The security buzzers at the entrance and of the constant rigorous hand washing.

Feeling watched as you attend to the simplest of cares such as changing a nappy – of struggling with the simplest of cares such as changing a nappy!

And the feelings of guilt, jealousy, grief and loss that go hand-in-hand and in stark contrast to the feelings of joy, anticipation and hope.

I will always be a NICU mum; and PTSD will always be lurking around the corner.

PTSD: The Hidden Cost of NICU [Read the full post here]

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Born Premature: A Families Momentous Christmas 

Christmas Day 2013 was pretty momentous for us. Our son Samuel was born at 2pm, 12 weeks early, weighing 2lbs 3oz.

I was not expecting to be on an operating table delivering our son at the time most people are tucking into their Christmas dinner!
The week before Christmas, at 27 weeks pregnant, I ended up in hospital after feeling unwell in the night with a sharp pain in my ribs. I had a general feeling of something being wrong. The doctors conducted tests and concluded it was preeclampsia. They told me it was a serious condition elevating blood pressure, requiring bed rest, restricting the babys growth, and that the only way to cure it was to deliver our baby.

To cut a long story short, I was admitted to hospital indefinitely.

On Christmas Eve I was transferred to another hospital where they had more specialist care and more beds available in the neonatal intensive care unit.

And then on Christmas morning I was told that I was too sick to keep going. They had to perform an emergency c-section to save me and my baby.

The most unforgettable moment for me was when they sent a pediatrician to tell us all about the risks the baby would face being born so prematurely. It felt as though he stood there for an age, listing condition after condition that we had never heard of, that could potentially kill our child.

The operation went well and our Christmas miracle arrived. It was fitting that he was born to the Bon Jovi song ‘Livin’ on a Prayer!’

We had asked friends and family for prayers and believed that is what pulled us through! We briefly saw him being held up and making a little cry before he was rushed off to NNU. I didn’t even get to hold my baby.

Later on I was able to go and see my son. I feel sad to say I barely remember it. I was on a lot of medication and still recovering. I remember having to scrub my hands with hospital soap and lots of scary looking machines everywhere. It was overwhelming, and honestly, frightening. I looked at this tiny little thing in the incubator and thought ‘that’s my baby.’

We were congratulated by everyone on our arrival, but I felt that this was inappropriate when we didn’t even know if our son would survive.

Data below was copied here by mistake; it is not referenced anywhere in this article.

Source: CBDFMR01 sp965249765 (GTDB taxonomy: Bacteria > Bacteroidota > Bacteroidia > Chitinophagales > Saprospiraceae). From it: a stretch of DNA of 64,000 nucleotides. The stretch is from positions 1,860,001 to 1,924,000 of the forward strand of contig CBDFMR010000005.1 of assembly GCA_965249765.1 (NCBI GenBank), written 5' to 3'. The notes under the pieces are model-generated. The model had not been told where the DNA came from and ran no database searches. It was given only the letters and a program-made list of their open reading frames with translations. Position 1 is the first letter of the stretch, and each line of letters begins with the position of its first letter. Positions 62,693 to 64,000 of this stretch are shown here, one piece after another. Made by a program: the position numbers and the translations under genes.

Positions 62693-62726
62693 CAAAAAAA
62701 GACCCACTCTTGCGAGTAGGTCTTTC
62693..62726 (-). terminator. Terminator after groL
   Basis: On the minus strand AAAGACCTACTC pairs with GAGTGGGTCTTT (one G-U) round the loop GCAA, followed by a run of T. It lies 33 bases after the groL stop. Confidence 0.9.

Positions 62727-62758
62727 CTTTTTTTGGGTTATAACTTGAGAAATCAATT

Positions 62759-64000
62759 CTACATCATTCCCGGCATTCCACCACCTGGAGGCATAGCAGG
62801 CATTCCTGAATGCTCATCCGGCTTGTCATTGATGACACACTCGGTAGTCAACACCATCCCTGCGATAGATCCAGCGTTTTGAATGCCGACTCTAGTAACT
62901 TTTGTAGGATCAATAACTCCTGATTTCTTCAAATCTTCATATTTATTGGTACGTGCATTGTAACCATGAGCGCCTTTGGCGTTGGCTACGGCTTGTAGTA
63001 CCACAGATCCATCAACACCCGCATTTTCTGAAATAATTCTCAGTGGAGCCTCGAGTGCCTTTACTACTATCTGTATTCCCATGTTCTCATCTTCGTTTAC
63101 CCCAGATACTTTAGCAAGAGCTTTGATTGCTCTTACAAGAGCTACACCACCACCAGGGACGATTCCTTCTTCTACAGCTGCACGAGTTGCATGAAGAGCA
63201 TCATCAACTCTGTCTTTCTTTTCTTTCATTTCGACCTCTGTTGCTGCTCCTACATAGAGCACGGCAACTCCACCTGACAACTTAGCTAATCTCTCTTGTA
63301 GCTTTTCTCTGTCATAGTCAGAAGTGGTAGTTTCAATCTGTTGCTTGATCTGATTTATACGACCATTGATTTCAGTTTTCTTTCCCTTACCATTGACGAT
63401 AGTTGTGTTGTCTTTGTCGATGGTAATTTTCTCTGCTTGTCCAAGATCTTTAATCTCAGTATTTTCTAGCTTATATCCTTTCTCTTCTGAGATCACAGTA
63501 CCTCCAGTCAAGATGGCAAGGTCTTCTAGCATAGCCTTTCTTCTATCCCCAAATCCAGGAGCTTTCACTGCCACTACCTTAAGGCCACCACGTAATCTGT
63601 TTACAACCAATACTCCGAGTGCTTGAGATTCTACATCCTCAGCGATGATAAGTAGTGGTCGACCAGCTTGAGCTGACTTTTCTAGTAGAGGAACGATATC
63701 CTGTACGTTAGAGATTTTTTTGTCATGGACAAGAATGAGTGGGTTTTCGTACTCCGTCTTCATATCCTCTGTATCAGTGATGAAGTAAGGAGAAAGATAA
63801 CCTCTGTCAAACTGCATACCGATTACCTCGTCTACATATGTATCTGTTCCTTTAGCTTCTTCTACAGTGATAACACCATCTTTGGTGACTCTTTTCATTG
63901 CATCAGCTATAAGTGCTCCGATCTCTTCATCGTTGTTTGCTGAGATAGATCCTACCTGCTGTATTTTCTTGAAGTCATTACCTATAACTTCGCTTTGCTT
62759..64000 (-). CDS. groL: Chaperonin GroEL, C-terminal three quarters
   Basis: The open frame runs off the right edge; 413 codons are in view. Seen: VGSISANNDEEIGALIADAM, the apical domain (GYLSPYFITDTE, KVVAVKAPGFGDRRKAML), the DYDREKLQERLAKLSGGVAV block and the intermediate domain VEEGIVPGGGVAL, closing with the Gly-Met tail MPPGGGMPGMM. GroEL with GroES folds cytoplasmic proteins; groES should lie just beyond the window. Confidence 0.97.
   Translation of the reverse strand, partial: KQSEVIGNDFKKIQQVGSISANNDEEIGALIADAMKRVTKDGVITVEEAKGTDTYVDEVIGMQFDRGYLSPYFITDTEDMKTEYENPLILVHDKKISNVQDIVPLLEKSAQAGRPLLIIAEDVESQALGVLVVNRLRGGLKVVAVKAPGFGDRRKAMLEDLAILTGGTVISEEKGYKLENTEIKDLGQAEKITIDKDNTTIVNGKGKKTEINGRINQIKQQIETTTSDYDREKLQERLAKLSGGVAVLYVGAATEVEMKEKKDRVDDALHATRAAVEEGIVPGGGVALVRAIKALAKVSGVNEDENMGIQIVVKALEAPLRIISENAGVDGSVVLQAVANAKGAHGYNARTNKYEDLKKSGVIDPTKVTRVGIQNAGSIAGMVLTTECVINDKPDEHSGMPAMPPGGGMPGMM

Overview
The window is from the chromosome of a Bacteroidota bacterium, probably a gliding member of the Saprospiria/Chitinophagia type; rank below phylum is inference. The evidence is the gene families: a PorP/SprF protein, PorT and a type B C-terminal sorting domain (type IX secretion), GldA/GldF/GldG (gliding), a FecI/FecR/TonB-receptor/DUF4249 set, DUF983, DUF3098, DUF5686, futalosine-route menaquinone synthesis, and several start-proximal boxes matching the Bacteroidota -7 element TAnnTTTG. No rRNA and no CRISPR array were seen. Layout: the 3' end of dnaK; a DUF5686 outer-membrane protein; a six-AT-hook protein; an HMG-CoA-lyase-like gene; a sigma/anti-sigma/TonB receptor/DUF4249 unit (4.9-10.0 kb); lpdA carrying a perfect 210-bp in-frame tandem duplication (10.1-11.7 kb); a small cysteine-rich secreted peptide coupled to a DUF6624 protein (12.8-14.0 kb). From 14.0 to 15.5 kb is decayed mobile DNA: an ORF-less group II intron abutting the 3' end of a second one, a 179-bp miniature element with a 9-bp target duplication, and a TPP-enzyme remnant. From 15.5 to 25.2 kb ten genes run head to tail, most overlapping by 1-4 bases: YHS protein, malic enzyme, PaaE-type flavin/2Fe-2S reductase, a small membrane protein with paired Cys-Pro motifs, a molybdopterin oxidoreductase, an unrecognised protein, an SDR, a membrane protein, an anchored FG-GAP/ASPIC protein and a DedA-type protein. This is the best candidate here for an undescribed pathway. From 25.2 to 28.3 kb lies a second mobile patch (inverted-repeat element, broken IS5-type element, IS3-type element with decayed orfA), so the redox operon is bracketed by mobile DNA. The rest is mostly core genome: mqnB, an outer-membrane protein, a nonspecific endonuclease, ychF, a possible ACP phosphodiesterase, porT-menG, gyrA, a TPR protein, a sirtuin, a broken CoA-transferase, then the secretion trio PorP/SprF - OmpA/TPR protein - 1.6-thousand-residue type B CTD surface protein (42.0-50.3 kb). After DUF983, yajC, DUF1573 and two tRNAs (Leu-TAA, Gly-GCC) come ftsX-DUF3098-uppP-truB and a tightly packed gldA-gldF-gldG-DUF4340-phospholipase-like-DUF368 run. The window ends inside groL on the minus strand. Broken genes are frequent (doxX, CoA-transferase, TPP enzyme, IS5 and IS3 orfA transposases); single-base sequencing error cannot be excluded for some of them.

Boxing day was the worst for me. The medication was wearing off and the reality was sinking in. A doctor came to take some bloods from him. It was the first time I heard my son cry properly. I couldn’t hold him and comfort him. I felt useless. I had a mental break that night after my family left. I was on the observation unit still, surrounded by new mums with their babies. There was one mother who refused to pick up and hold her crying baby. That broke me. I would have given anything to hold my baby, but he was fighting for his life, in another ward.

Samuel had a few more scares over the next few days. At one point they thought he had NEC because he didn’t produce a poo for a few days. I can honestly say I’ve never been more overjoyed to hear news of someone doing a poo! There was also talk of a blood transfusion, luckily he didn’t need that, and he was actually off his ventilator within 2 days, which was miraculous.

I got to hold Samuel on New Years Eve. It was the most magical thing I have ever experienced. There aren’t words that can accurately describe the range of emotions I felt at that moment.

Eventually Samuel stabilised enough so that on the 6th January he was able to be transferred by ambulance to our local hospital. He had a few more scares with infections and breathing issues, but eventually he was able to come home a week before his due date on March 10th.

Looking at my happy healthy (almost!) 3 year old now, I can hardly believe he came through all that. I am so proud of him and this experience has changed my life in many ways. I appreciate life so much more, I don’t take things for granted as much!

We celebrate every milestone, and achievement no matter how small. I don’t know if we will have any more children in future because of the risks, but for now, I can say I am blessed and happy with my Christmas miracle.

Christmas will never be the same for us again that’s for sure! For anyone going through Christmas in NNU, I just want to say celebrate the tiniest of achievements and never doubt how strong you and your baby are. Having a premamture baby has been the most miraculous experience of my life.

The Twelve Days of NICU

The Twelve Days of NICU